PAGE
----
The first time I heard about Net-a-Porter it was just a name. My brief was to create and launch an online shop for a fashion brand that didn’t exist.
I discussed this with Megan Quinn (one of the founders) over a burger. ‘We can create a digital Nike Town shopping experience, where your customers are empowered to breathe the brand at every touch-point or we can create a C&A shopping experience without brand values that in the end it just disappears’. Our idea was ‘to create not just a shop, but a shop that is also a magazine, that is a shop. A place where visitors can even interact with the fashion designer and get inspiration from the source before they buy the garments’. ‘The site could have a magazine format with the shop at the core but also include style updates, interviews, videos, trends and catwalk tips’. Megan and Melanie Messenet, former editor of fashion magazine Tatler, loved our idea from the start.
My task then was to create the brand values and tone of voice needed to define the user journey, the user interface and brand experience to work across all media. I’ve always believed these are joined at the hip, and Net-a-Porter’s decision to keep our website unchanged for over 10 years is a testament to the timeless and usable design that we created at Uovo, which finally received a Webby Honoree award in 2011.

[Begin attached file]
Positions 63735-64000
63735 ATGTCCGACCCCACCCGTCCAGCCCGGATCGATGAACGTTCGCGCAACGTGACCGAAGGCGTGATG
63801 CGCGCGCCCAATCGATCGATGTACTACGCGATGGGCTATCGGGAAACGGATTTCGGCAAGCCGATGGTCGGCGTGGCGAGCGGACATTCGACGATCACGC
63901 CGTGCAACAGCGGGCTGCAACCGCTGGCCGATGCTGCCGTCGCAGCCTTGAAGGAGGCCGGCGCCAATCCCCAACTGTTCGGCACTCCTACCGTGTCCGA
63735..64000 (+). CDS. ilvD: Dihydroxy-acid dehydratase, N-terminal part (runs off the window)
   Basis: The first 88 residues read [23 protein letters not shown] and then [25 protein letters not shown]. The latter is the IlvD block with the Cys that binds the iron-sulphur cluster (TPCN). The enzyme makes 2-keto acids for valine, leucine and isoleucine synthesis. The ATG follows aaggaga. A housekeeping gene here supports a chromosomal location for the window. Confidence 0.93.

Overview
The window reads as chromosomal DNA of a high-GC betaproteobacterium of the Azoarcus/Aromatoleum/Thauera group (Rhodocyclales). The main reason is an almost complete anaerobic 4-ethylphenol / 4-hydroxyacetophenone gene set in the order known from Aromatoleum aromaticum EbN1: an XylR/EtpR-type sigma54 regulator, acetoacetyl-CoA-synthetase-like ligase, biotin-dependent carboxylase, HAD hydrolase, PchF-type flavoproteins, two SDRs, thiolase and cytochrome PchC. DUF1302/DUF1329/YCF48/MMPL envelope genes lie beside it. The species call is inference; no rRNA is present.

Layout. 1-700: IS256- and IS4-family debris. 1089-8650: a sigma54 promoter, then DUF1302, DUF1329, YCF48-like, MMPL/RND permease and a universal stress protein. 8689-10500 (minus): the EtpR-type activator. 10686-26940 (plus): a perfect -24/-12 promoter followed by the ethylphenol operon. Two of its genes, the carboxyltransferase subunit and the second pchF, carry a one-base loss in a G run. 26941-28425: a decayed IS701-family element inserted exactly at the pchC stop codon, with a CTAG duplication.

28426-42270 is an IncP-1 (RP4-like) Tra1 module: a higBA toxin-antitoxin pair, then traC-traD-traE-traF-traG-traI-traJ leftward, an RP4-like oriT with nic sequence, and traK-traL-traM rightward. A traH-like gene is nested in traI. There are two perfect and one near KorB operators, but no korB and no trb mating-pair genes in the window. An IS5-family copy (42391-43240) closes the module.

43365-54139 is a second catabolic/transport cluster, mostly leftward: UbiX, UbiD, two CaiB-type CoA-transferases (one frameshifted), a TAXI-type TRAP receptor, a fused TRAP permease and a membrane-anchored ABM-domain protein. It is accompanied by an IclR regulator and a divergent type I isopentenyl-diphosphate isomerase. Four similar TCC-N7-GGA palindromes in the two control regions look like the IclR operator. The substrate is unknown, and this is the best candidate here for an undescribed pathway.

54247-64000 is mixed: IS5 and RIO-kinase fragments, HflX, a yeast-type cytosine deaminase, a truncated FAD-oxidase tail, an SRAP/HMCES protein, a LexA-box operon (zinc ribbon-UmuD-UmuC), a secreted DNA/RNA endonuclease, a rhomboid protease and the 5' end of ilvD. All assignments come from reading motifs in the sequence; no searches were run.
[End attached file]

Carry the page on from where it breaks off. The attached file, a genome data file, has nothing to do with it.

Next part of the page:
As Head of Art and Concept Director I was lucky to work with an excellent mix of creatives, designers, developers and UX experts; Nick Wiles, Andy Nightingale, Dan Branigan, Dean Taylor, Sean Joyce, Nick Wolf, Aleks Marinkovic, David Ashford and Carol Davies (sorry if I missed anyone).
As we got on with the job, we didn’t know we were creating a major global brand regarded as the UK’s most successful fashion e-tailers, one the world’s top 50 websites by Time Magazine in 2008, and an investors dream that went from £800k initial investment, into a valuation worth £600M (75,000% ROI July 2012).